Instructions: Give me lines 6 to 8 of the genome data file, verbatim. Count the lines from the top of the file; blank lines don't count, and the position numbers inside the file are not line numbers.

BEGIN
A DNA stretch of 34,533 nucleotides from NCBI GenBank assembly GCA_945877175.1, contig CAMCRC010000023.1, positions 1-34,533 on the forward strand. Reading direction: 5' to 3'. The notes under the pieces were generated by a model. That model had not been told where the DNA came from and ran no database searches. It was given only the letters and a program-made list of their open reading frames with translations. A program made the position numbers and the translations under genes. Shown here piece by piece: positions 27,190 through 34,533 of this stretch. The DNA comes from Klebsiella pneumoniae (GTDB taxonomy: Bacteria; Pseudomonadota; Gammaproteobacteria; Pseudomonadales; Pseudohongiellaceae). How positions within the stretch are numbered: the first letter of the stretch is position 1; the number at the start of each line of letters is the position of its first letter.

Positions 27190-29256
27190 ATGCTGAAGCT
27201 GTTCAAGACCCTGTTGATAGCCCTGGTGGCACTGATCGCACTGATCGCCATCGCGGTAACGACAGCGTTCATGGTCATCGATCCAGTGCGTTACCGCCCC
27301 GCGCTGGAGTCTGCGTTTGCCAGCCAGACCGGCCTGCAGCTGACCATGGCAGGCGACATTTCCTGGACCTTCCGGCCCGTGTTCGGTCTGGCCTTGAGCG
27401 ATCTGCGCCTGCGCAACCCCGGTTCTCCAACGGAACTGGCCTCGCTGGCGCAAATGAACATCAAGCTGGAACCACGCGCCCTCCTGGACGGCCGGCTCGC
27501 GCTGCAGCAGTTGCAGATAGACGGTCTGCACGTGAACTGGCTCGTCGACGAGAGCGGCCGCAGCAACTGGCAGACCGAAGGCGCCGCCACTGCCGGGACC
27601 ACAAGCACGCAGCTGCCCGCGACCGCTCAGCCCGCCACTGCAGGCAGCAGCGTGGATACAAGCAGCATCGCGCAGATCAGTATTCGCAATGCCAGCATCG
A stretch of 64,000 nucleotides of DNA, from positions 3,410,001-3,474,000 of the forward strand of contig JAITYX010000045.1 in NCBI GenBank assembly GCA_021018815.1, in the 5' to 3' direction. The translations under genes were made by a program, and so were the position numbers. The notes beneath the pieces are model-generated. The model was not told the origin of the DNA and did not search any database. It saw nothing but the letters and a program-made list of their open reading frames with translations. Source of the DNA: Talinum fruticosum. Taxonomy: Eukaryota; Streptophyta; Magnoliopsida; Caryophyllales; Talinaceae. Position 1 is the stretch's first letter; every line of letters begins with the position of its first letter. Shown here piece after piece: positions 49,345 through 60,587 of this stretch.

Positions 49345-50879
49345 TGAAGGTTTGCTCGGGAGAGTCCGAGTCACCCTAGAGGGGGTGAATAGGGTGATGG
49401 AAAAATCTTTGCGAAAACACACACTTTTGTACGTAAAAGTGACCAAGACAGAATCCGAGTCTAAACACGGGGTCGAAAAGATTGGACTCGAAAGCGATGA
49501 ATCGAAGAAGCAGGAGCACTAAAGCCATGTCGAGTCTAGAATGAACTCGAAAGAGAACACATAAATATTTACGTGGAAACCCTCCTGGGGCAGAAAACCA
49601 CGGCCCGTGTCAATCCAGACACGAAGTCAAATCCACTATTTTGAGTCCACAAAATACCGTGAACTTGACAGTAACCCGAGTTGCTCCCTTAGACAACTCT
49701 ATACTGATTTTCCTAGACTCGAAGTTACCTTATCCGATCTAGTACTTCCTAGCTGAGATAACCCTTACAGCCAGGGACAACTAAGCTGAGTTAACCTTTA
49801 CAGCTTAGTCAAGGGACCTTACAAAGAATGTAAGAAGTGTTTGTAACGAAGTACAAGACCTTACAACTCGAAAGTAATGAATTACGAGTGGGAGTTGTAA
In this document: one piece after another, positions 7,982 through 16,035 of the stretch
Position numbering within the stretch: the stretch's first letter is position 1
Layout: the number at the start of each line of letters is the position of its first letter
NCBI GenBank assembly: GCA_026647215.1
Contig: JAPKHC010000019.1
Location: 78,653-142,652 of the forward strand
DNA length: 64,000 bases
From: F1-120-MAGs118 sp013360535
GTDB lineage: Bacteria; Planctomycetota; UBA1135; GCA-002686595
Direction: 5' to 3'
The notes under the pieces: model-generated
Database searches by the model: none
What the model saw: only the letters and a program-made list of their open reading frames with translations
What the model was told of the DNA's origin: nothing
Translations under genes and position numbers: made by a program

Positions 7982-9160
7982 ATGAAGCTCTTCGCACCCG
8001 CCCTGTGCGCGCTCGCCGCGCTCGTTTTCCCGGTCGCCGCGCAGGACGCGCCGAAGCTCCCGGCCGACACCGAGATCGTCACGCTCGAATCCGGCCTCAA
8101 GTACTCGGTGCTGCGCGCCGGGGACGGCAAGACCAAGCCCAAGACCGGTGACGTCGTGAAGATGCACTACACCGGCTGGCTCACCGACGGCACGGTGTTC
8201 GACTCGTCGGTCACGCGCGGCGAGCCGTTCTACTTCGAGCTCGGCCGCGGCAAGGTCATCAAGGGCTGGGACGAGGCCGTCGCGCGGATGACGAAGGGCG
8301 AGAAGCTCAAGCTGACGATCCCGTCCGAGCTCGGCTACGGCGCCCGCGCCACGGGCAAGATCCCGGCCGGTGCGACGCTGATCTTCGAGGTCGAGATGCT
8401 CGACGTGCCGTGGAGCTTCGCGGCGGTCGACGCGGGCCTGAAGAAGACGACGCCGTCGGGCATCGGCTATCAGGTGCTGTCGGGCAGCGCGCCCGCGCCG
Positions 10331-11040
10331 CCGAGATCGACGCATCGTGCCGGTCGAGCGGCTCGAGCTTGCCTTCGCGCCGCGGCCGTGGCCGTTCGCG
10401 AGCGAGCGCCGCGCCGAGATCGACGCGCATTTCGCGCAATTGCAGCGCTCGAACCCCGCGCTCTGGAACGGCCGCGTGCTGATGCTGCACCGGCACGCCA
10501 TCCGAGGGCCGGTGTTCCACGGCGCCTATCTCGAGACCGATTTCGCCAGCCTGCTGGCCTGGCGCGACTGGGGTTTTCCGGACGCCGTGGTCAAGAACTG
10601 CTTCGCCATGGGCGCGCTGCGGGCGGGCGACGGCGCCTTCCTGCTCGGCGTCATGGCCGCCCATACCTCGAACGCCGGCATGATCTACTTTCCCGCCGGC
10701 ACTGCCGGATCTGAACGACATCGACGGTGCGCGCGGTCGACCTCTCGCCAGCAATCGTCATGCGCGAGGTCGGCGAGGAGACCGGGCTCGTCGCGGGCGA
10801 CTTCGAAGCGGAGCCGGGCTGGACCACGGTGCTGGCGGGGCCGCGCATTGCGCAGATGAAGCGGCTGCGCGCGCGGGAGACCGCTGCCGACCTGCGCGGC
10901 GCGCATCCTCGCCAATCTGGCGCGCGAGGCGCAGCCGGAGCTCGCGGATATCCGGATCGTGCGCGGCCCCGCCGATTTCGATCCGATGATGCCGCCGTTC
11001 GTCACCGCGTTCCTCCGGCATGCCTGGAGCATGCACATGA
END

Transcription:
27401 ATCTGCGCCTGCGCAACCCCGGTTCTCCAACGGAACTGGCCTCGCTGGCGCAAATGAACATCAAGCTGGAACCACGCGCCCTCCTGGACGGCCGGCTCGC
27501 GCTGCAGCAGTTGCAGATAGACGGTCTGCACGTGAACTGGCTCGTCGACGAGAGCGGCCGCAGCAACTGGCAGACCGAAGGCGCCGCCACTGCCGGGACC
27601 ACAAGCACGCAGCTGCCCGCGACCGCTCAGCCCGCCACTGCAGGCAGCAGCGTGGATACAAGCAGCATCGCGCAGATCAGTATTCGCAATGCCAGCATCG